Coffee Culture in Vietnam, Indonesia, and other SE Asian Strongholds
Asia is known for producing some of the world’s great and most unique coffees. The taste of Vietnamese or Indonesian coffee, for example, are two flavors that some coffee enthusiasts will travel thousands of miles for. But how exactly are these coffees made? And are there actual differences in the growth or production methods of coffees that are cultivated in Southeast Asia?
Here’s a little more about how Vietnamese, Indonesian and other SE Asian coffees are grown and produced.
About a third of the world’s coffee is produced in Indonesia. The modern culture of Southeast Asian coffee truly began when the Dutch brought coffee to Java, a part of Indonesia. However, Javanese coffee has undergone many changes since then.
Rust disease devastated the Arabica crop in the 19th century, forcing Javanese coffee farmers to switch to Robusta. In recent years, coffee estates have popped up, using Dutch equipment and methods, to try and bring Java coffee back to its roots. Many of the most famous and coveted Indonesian coffees, like Sumatran and Sulawesi coffee, are produced on small Indonesian farms using the wet hull method called Giling Basah.
In Giling Basah, Indonesian coffee farmers take the outer skin off of the coffee cherries and allow the beans to sit in their mucilage for a day. They then wash off the beans and dry them in the sun to about a third of their moisture; the cherries are then hulled and processed.
Some people swear by Vietnamese coffee, and coffee is one of Vietnam’s major export crops, behind only rice. In the early years, plantation farming was how Vietnamese coffee was produced, and after the Communist North won the Vietnam War in the ‘70s, coffee was mostly grown on collective farms.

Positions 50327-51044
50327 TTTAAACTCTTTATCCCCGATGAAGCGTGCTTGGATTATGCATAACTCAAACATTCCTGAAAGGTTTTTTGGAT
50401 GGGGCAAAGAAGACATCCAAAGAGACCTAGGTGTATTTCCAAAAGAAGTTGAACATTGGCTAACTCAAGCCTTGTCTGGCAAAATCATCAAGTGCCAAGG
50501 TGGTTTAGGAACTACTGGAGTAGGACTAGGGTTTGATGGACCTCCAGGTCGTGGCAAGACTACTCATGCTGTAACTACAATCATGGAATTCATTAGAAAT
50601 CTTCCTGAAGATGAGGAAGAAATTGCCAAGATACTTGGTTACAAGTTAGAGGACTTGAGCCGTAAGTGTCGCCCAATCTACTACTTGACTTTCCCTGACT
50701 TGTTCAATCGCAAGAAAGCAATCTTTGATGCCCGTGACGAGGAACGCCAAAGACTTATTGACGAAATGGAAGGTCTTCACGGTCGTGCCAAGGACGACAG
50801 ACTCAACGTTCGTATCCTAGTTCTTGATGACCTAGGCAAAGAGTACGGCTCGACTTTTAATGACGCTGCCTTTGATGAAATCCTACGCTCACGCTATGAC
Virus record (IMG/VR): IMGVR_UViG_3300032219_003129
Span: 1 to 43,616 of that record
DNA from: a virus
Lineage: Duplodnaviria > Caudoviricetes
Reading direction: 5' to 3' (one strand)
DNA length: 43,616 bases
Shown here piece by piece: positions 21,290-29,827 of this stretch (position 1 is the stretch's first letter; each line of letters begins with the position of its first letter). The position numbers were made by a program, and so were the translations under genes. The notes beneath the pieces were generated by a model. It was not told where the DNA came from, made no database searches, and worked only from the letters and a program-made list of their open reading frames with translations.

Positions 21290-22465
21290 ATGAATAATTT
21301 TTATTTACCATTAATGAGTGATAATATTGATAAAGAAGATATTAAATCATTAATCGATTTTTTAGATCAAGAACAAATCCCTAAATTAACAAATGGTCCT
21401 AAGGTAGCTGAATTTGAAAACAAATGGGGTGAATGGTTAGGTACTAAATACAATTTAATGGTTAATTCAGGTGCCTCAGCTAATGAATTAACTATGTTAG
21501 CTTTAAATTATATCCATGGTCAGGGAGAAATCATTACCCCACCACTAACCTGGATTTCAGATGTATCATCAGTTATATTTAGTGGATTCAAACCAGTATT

However, private enterprise reforms in 1986 allowed Vietnam to set up private coffee companies, and they did. This coffee boom made Vietnam the second largest coffee producer in the world, after Brazil.
Vietnamese coffee growers typically develop a number of different varieties in microclimates throughout the distinct regions of Vietnam. Types of coffee beans cultivated in Vietnam include the ever-popular Arabica, as well as Robusta, Chari and Catimor.
Many have noted the similarities between Vietnamese coffee and Louisiana French roast coffee, although Louisiana French Roast contains Chicory and Vietnamese coffee typically does not.
Other Southeast Asian Coffees
Although Indonesia and Vietnam are two of the most well-known areas for coffee production in the Southeast Asia region, coffee is grown and produced all over the continent, in places such as India, where spicy coffees are the norm; Thailand, where coffee culture has truly taken root in the last several years; and Papua New Guinea, where the coffee may have fruitier notes.
Coffee in the region is often produced on small farms with a wet processing method, although not always. If you’ve never tried any of the coffees from this region, you owe yourself to give them a shot. And if you already know you love Sumatran coffee, why not give Javanese coffee or Vietnamese coffee a try? It’s a whole new world of coffee flavors for you to enjoy!